Dummy firm’s bank accounts to give clues for Scorpene scandal


Bank accounts of a shell company in Hong Kong could provide the trails of possible kickbacks related to Malaysia’s almost RM5 billion purchase of two submarines from France in 2002.

The purchase of the submarines had drawn scrutiny over possible kickbacks paid to associates close to the deal. The then Defence Minister Datuk Seri Mohd Najib Razak had also been dragged into the scandal despite no formal charges had been levelled at the disgraced former prime minister.

Najib is already battling more than 40 charges of corruption, abuse of power and criminal breach of trust related to 1Malaysia Development Bhd (1MDB) which he claims innocence to.

French lawyer William Bourdon said access to Terasasi (Hong Kong) Ltd’s bank accounts could unravel the cross-border corruption case involving the RM4.7 billion purchase of French submarines.

Bourdon, who filed the corruption complaint in 2008 on behalf of human rights group Suara Rakyat Malaysia (Suaram), said Hong Kong authorities’ refusal to provide the French judiciary access to the accounts had been the “black hole” in solving the Scorpene mystery.

He said Terasasi had been allegedly used to divert €36 million (RM166 million) as kickbacks.

“If Malaysian and French judges have access to Terasasi’s accounts, it is quite likely that the complete understanding of all the flows from this bank account will give a complete mapping of the beneficiaries of the kickbacks,” he said at Suaram’s office in Petaling Jaya yesterday.

Bourdon said any charges, including by the French court against associates or government officials over the purchases, are largely dependent on the outcome of the cooperation between the French and Malaysian authorities, as well as the assistance from Hong Kong.

He was informed that French Magistrate and Financial Prosecutor were in Kuala Lumpur in December 2018 to meet various judicial authorities and stakeholders, but has no knowledge of the outcomes of those meetings.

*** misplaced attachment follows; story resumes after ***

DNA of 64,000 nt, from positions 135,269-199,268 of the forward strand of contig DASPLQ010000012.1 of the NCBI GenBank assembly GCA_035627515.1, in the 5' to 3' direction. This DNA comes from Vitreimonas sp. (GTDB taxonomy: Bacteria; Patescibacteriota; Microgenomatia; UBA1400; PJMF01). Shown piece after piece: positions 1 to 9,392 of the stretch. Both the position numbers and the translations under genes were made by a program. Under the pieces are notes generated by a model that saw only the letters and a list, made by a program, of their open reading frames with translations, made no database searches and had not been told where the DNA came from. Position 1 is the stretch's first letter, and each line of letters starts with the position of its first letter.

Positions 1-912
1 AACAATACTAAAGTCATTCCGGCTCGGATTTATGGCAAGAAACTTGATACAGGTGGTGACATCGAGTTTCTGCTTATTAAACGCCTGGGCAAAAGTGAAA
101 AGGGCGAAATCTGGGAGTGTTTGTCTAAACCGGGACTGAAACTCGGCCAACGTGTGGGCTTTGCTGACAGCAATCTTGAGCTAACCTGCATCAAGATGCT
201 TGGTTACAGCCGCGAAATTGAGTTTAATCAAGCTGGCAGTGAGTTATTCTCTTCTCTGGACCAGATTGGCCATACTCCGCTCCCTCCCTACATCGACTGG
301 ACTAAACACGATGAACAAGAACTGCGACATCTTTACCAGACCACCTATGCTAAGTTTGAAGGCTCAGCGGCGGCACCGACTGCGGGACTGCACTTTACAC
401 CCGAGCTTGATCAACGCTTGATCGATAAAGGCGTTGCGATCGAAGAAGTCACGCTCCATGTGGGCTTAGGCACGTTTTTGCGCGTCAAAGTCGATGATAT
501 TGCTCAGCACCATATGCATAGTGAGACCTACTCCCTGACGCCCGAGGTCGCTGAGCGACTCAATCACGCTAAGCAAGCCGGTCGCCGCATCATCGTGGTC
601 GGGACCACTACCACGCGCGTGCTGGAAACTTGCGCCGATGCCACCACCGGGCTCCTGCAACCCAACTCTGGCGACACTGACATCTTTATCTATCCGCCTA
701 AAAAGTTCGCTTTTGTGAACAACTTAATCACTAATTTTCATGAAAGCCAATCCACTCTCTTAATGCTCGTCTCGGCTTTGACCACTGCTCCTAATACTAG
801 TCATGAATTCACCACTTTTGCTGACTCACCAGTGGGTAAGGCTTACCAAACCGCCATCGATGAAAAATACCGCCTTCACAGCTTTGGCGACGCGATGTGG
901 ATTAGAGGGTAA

He added that the judiciaries from Malaysia and France need to obtain the approval from Hong Kong authorities to access Terasasi’s bank accounts.

In 2002, the Malaysian government purchased two Scorpene-class submarines from French warship builder DCN International SA for RM4.7 billion. French defence company Thales Group owns about a third of the company which is now operating under the name Naval Group.

Altantuya Shaariibuu, who was murdered near Kuala Lumpur in 2006, was acting as a translator for the deals.

Suaram had filed a complaint to the French judiciary in 2008 alleging that Abdul Razak Baginda received US$131 million (RM533.17 million) in kickbacks from Malaysia’s purchase of the submarines via his majority-owned company Perimekar Sdn Bhd.

Abdul Razak, who was a close associate of Najib, had been the advisor to the RM4.7 billion acquisitions.

French prosecutors took up the case in 2010 and alleged that Terasasi was created by Thales as a shell company. Terasasi is 90%-owned by Abdul Razak, according to reports.

Five individuals have since been indicted in relation to the submarine scandals including four French defence industry executives.

Malaysian graft buster has reopened the Scorpene scandal according to news reports in November last year. Malaysian Anti-Corruption Commission (MACC) had also questioned Najib over the purchases.

Malaysia purchased two Scorpene-class submarines and one Agosta-class submarine from DCN International for nearly €1 billion. The submarines had been named KD Tunku Abdul Rahman and KD Tun Razak. The KD Tunku Abdul Rahman arrived in Malaysia in 2009.

Bourdon and his associate Appoline Cagnat were expected to meet officials from the MACC, Attorney General Tommy Thomas and Deputy Defence Minister Liew Chin Tong yesterday. Bourdon was barred from entering Malaysia since July 2011. But Barisan Nasional’s defeat during the May 9 General Election had opened the door for Bourdon’s first visit to Malaysia in almost nine years.